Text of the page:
He’s the boss, she’s bossy. He’s assertive, she’s domineering. He strategizes, she schemes. He’s powerful and likeable, she’s powerful or likeable.
As males rise in rank and status at work, they retain (and often increase) their perceived likeability, so they can be both powerful and likeable. The same cannot be said for women. Women must project authority in order to advance in the business world, but the more powerful they appear, the less they are liked.
Enter the double-bind paradox.
Catalyst, an organization that studies women in leadership, calls this the “dammed if you do, doomed if don’t” dilemma. Their research shows that women in power can be seen as capable or likeable — but rarely both.
Blame it on the stereotypes we hold of women as nurturing, sensitive and collaborative. When their behavior is congruent with these traits, women are liked, although not seen as especially powerful. When their behavior runs counter to the stereotype, they are perceived more negatively.
A frequently cited Stanford Graduate School of Business study, the Heidi/Howard case, shows that when the same highly assertive and successful leader is described to grad students (of both genders), that person is seen as far more appealing when given a male name instead of a female one.
Does that mean female leaders are indeed dammed or doomed, as Catalyst suggests? Maybe not.
Another Stanford study found that businesswomen who are assertive and confident, but who can turn these traits on and off in various social circumstances, get more promotions than men or other women. This research suggests the most successful women have developed a strategic ability to read a situation and alter their behavior accordingly.
The implication for women who want to advance in their organizations is to master the ability to display competence and power signals when the situation requires it, and then switch to be seen as empathetic and inclusive when it is more effective to do so.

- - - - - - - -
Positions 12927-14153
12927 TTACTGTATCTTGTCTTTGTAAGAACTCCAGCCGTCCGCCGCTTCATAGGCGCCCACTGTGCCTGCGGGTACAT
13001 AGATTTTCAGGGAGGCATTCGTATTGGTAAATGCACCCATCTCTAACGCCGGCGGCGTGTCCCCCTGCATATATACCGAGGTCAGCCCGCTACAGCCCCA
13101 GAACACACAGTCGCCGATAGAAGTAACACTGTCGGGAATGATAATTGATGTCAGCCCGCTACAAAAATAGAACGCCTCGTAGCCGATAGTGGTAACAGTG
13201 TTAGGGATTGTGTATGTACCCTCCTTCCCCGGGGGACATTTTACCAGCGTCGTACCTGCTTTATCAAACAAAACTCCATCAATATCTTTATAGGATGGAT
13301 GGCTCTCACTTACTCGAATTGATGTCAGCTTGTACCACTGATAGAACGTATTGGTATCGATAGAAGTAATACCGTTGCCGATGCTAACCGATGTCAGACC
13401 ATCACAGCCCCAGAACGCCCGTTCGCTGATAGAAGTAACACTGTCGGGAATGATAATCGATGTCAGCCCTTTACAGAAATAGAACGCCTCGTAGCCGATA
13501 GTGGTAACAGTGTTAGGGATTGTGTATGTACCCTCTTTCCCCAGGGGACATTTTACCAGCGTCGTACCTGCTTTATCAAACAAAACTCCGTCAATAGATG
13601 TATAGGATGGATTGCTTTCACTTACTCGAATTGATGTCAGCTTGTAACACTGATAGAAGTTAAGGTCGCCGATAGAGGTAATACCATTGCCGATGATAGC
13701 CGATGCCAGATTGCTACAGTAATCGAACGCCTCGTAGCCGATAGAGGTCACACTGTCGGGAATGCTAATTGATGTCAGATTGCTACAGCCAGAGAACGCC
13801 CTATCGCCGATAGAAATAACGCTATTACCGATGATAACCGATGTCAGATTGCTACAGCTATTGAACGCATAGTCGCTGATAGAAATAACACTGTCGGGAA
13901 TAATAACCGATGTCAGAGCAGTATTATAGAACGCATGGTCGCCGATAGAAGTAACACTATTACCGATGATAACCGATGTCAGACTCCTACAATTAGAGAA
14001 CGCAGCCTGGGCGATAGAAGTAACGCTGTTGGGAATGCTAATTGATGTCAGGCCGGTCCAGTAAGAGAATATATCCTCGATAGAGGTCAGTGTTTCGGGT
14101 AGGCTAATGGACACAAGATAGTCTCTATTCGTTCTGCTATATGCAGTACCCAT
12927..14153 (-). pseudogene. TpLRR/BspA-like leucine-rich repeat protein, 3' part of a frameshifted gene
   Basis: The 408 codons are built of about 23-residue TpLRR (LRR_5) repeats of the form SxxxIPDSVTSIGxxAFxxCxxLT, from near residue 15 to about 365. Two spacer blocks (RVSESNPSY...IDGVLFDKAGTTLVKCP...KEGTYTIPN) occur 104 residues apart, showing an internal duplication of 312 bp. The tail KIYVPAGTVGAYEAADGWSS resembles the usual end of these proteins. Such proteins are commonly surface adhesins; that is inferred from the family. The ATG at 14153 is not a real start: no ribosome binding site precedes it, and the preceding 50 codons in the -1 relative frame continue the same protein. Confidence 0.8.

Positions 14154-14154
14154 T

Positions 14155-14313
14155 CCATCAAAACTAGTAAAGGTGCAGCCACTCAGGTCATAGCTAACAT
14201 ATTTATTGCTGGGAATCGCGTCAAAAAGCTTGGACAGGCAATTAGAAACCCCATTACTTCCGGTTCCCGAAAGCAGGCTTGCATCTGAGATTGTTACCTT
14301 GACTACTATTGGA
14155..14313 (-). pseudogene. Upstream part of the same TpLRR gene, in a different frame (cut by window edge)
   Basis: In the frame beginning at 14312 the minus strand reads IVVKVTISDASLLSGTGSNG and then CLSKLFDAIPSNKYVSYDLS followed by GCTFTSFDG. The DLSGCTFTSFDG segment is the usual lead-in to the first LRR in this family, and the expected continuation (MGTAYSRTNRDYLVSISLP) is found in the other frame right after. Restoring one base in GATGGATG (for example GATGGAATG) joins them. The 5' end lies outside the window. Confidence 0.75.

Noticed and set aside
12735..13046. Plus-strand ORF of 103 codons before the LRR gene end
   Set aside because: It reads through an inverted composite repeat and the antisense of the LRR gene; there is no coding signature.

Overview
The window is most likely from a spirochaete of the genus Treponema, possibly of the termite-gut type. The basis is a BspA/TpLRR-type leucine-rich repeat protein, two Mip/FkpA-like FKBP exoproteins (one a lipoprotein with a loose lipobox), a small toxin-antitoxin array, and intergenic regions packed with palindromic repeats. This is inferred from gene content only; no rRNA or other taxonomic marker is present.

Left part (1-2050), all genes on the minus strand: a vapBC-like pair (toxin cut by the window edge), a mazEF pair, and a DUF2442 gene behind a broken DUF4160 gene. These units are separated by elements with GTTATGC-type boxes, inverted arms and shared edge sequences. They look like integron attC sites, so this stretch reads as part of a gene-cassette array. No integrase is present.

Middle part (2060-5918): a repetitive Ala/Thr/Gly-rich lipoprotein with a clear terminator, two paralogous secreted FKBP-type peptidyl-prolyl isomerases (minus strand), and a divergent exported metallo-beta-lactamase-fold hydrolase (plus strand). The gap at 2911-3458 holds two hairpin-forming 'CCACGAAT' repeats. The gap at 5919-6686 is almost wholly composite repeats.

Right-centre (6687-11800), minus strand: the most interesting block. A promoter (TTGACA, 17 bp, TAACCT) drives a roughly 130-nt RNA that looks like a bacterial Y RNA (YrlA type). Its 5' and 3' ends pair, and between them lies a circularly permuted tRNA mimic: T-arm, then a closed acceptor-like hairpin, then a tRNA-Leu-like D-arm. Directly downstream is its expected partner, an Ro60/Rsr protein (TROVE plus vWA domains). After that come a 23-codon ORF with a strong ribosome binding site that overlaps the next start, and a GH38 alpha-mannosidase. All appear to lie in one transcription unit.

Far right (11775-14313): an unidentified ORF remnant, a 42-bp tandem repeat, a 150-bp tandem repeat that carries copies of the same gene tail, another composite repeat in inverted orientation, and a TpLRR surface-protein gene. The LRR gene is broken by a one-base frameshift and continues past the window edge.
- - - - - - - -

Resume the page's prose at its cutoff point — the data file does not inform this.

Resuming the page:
This is where body language comes in.
When working with a leader, followers continuously and unconsciously assess her nonverbal signals for warmth (empathy, likeability, caring) and authority (power, credibility, status). Understanding how your body language cues are likely to be perceived can be the first step in moving successfully from one impression to the next.
Take head positions, for example. Head tilting is a signal that someone is listening and involved — and a particularly feminine gesture. As such, head tilts can be very empathetic and warm, but they are also subconsciously processed as a submission signal. (Dogs tilt their heads to expose their necks, showing deference to the dominant animal.) Use head tilts when you want to demonstrate concern for and interest in members of your team or when you want to encourage people to expand on what they are saying. But when you need to project power and confidence — when asking for a job promotion or giving a presentation to senior management — keep your head straight up in a more neutral, authoritative position.